In all cloning experiments, it is essential to verify that the correct clone has been obtained. The verification procedure is necessary to eliminate false positives arising as a result of ambiguities in the screening procedure, such as those due to unexpected antibody reactivities or highly degenerate oligonucleotide probes.
It is not uncommon to obtain false positives by antibody screening of bacterial expression libraries. Authentication should be performed using procedures that are independent of those used to obtain the clones in the first place.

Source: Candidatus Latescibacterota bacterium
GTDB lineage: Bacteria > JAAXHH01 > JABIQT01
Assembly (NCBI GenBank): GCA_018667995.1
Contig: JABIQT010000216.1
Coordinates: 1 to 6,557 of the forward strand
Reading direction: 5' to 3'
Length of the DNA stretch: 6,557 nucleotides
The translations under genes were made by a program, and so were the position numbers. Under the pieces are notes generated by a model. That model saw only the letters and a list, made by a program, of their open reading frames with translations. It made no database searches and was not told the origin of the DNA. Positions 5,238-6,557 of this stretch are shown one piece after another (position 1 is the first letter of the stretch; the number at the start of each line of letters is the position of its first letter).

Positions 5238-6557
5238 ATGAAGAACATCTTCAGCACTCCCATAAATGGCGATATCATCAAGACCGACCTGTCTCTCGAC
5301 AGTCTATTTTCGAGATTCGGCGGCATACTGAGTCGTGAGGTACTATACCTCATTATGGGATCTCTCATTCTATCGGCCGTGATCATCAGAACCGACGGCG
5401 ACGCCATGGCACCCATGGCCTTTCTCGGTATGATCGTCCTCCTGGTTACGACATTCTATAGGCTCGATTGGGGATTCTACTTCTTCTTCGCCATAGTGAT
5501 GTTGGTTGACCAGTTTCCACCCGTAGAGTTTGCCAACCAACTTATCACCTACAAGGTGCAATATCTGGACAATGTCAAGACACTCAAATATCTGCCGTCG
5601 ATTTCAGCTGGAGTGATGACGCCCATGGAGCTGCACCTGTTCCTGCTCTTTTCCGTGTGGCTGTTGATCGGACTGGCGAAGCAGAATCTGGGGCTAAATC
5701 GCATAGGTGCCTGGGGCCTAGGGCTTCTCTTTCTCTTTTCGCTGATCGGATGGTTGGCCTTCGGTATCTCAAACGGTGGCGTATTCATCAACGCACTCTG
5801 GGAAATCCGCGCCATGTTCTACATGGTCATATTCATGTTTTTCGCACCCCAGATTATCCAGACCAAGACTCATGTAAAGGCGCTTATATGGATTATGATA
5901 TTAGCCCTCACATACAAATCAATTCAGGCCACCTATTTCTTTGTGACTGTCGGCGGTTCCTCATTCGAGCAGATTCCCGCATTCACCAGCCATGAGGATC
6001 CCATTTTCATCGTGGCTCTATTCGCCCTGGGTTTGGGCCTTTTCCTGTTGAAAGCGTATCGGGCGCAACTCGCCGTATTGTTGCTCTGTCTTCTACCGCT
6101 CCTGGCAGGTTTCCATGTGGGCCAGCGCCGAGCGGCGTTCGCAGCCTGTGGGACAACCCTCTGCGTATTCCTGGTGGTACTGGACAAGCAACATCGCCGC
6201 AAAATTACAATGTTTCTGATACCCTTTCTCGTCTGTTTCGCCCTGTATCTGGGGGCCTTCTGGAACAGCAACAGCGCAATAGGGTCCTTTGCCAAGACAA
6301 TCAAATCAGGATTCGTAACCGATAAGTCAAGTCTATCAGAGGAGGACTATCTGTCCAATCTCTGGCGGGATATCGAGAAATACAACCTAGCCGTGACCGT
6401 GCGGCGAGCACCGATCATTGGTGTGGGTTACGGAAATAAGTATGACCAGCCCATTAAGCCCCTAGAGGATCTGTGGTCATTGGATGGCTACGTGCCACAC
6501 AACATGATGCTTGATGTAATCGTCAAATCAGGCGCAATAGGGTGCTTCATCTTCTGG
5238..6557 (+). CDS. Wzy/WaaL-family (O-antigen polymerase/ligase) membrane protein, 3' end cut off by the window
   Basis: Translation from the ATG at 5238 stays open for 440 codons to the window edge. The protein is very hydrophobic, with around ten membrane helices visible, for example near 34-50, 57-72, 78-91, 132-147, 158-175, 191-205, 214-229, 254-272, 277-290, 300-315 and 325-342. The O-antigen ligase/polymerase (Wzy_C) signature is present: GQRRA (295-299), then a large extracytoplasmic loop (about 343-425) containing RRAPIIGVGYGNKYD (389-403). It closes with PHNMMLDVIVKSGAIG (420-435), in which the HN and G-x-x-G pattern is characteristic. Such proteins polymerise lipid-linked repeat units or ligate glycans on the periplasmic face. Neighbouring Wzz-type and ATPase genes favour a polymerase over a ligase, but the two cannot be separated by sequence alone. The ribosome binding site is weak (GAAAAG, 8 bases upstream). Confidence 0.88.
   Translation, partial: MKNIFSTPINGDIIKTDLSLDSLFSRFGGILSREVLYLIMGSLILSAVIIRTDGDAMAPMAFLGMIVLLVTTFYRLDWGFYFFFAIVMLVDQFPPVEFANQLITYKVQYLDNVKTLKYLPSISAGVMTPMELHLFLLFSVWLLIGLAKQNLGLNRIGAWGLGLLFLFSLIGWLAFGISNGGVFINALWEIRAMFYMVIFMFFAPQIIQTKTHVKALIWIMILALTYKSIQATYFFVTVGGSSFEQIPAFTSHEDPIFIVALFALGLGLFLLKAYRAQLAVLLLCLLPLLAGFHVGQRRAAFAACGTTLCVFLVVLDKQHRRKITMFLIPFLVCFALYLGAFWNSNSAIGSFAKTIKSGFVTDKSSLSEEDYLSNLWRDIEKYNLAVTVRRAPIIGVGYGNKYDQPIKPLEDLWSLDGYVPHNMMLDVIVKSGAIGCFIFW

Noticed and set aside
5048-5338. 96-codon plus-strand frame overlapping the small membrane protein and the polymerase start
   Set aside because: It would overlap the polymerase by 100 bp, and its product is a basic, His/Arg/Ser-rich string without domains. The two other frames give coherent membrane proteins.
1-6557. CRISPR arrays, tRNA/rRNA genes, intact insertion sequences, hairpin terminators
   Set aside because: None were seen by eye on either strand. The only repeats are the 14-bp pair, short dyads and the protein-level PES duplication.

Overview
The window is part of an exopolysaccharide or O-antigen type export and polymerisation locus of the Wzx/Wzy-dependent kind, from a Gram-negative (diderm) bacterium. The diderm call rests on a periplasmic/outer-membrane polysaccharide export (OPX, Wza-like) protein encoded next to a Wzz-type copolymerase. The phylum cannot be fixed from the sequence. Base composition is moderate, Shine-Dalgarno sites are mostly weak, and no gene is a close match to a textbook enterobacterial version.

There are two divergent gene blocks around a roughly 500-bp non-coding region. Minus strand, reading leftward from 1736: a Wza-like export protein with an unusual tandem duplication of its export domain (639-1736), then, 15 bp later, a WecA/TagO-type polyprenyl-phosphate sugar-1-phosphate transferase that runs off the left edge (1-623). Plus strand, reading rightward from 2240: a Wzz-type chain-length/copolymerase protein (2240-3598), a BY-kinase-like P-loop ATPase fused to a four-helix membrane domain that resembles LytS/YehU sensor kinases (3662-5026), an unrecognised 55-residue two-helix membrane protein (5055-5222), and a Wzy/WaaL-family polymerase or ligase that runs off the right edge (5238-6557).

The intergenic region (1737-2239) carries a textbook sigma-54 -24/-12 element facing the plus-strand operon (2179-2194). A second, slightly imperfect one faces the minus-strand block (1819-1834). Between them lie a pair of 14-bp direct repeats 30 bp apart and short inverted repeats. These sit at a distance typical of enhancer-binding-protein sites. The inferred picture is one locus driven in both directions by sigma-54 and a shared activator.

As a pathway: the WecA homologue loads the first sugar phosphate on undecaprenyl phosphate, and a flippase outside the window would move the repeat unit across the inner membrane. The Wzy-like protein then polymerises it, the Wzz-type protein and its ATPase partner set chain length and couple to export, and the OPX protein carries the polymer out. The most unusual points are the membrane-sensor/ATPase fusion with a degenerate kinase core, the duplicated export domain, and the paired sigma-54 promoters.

Verification could include checks on the presence of hybridizing mRNA of the appropriate size and abundance in expressing cells, compared with non-expressing cells, or hybridization of the cloned gene with an independent oligonucleotide probe from a different peptide. Correct prediction of amino acid sequences lying outside the region used for design of the probe would be good evidence that the correct clone has been obtained, as would the ability of the cloned gene to transfer appropriate biological or antigenic activity in an expression system such as COS cells.
Occasionally, papers are published in which the wrong gene was cloned. In order to avoid embarrassment, it is wise to use several independent methods to check the authenticity of clones, and to treat the exercise of authentication just as seriously as the effort to isolate the original clone.
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